Welcome to the wonderful New Orleans Jazz & Heritage Festival and to this issue of OffBeat, our first-ever, stand-alone Jazz Fest Bible. You might have read our Jazz Fest Bible before, we’ve done it forever, but it always counted as our regular May issue with extra Jazz Fest content, and that is no more. We’re now doing 13 issues a year.
Many of our advertisers and readers asked us to concentrate this issue on the Fest, and we have. Our music club and events listings are solely focused on the city’s most music-intense time of the year. You’ll see another OffBeat issue the first week of May that will be the official program for the city’s up-and-coming music festival, Bayou Boogaloo, Mid-City’s celebration of music, food and culture on May 15-17 on the shores of the bayou.
If you enjoy this issue of OffBeat, we’d welcome the opportunity to send you a copy each month when you subscribe. It’s absolutely the best way to keep up with what’s going on here for people who want to know about the authentic New Orleans experience. It’s all explained on our website. Go to www.offbeat.com/product-category/subscriptions/ or scan the code on this page for quicker access.
OffBeat needs your support and readership in this age of digitized editorial content. Yes, we have great digital content too, but our reputation for in-depth coverage of the local music and culture scene is still rooted in print.
There are new recording studios showing up in this issue. One of them is The Parlor, an idea that’s taken years to create. Its owners and operators are beginning a major move into New Orleans to consolidate recording, artist development and management, as well as event promotion and production. New Orleans is growing rapidly, with a whole new group of young people who see the city as the best place to be, and music, entertainment and restaurants are thriving—we know this because they tell us so. We see it as OffBeat’s job to try to educate and enthrall newcomers with the unbelievably rich culture of the city, something that not only needs to be nurtured and supported, but challenged and renewed.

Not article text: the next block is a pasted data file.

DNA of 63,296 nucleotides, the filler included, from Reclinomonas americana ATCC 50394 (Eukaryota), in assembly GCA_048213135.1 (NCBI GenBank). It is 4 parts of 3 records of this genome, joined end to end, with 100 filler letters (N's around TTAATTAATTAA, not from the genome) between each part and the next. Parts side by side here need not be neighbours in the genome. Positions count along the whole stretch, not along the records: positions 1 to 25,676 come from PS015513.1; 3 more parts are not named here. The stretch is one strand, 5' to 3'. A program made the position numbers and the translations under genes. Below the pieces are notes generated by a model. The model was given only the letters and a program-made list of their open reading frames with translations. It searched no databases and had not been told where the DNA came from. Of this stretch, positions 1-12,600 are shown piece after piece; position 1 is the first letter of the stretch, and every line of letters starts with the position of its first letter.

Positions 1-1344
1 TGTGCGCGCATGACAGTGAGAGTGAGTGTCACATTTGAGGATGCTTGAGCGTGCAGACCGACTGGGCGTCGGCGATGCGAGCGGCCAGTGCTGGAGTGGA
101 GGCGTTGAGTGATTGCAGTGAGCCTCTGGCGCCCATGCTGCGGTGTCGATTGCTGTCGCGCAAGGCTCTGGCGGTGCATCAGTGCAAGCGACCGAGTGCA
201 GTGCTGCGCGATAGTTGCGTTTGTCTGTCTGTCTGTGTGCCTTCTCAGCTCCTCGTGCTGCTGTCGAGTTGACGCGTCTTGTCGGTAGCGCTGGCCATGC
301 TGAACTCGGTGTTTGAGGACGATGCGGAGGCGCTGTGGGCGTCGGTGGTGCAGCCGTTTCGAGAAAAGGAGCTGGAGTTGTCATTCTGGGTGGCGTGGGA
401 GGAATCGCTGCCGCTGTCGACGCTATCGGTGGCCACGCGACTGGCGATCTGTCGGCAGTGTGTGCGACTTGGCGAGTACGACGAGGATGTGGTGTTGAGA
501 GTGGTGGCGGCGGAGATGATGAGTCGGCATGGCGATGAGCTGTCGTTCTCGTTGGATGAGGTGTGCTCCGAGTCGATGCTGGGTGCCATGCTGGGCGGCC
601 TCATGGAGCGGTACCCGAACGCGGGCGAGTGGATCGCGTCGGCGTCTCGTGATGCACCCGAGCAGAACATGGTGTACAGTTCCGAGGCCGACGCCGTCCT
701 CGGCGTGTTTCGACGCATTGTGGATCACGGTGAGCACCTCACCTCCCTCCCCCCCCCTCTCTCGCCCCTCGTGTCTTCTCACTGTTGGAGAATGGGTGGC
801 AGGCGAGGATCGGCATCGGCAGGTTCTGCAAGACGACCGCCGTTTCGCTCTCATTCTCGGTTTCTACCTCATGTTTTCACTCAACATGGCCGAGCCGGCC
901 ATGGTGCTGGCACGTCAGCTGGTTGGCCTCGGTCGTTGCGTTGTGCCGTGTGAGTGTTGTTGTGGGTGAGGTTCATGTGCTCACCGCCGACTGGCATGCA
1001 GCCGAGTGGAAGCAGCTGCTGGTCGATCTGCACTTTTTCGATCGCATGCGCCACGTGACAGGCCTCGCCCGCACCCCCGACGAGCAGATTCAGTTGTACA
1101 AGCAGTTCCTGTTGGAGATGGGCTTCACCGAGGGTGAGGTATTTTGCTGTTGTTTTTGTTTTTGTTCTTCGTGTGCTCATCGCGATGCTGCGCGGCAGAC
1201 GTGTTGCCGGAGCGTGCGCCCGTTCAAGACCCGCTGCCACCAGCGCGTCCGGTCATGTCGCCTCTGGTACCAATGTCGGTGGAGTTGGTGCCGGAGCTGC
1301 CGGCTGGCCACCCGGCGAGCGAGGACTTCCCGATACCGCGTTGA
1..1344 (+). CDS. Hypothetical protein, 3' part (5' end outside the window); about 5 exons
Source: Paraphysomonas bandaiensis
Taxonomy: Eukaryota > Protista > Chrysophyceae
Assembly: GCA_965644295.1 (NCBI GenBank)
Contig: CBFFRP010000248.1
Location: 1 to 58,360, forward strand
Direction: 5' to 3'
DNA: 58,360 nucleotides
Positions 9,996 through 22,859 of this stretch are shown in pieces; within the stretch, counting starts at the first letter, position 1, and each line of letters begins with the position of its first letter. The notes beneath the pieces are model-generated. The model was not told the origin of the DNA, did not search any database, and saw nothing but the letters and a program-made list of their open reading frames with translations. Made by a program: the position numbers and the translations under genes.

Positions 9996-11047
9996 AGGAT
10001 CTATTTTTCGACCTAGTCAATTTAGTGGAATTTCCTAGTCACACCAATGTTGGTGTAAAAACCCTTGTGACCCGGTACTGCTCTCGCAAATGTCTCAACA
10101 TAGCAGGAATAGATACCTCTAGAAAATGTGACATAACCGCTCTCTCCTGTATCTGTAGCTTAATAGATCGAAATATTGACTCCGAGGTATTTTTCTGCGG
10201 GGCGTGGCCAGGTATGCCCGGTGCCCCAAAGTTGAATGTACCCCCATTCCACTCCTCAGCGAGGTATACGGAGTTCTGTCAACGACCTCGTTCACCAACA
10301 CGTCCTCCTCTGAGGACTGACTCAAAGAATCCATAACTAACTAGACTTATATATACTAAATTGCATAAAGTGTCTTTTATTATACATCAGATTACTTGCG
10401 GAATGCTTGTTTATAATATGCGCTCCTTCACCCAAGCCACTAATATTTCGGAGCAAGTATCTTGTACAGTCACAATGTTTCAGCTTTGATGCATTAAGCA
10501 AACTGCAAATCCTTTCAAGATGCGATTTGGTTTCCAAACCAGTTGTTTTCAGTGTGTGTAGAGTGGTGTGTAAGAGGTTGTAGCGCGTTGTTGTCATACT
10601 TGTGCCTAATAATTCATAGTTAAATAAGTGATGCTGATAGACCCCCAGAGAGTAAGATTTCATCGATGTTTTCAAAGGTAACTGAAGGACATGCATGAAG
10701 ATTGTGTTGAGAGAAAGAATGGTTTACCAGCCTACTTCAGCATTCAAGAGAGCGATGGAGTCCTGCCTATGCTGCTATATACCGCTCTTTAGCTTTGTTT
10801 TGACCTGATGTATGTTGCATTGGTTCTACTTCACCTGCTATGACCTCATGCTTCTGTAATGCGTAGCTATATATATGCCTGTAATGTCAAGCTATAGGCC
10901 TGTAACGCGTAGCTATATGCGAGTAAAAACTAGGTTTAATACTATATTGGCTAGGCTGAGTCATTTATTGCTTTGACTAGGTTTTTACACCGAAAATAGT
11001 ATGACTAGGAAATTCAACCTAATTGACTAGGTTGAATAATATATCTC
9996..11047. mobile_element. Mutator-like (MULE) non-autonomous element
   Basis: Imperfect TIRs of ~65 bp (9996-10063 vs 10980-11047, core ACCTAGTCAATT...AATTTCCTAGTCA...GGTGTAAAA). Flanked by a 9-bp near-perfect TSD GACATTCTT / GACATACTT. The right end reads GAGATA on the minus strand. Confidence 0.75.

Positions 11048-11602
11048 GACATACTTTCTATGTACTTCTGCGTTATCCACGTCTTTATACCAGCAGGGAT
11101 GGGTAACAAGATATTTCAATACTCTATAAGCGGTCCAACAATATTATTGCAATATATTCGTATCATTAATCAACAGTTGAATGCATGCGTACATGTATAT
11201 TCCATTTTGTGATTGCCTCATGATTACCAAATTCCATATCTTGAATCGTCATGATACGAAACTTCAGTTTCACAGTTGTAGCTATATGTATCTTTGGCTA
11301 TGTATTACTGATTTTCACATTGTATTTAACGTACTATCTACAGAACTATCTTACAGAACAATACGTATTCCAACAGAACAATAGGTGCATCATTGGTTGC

This is also the time of year where I publicly thank the people who make OffBeat possible. It takes a lot of folks to keep this business alive: writers, photographers, editors, graphic designers, advertising and marketing people, distribution staff, promotional people and volunteers who support what we do. And then, of course, there are our advertisers—who understand the importance of New Orleans music, culture and cuisine and partner with us monthly to keep what we do viable. Our subscribers are an integral part of the OffBeat “family.” We hope you’ll join us.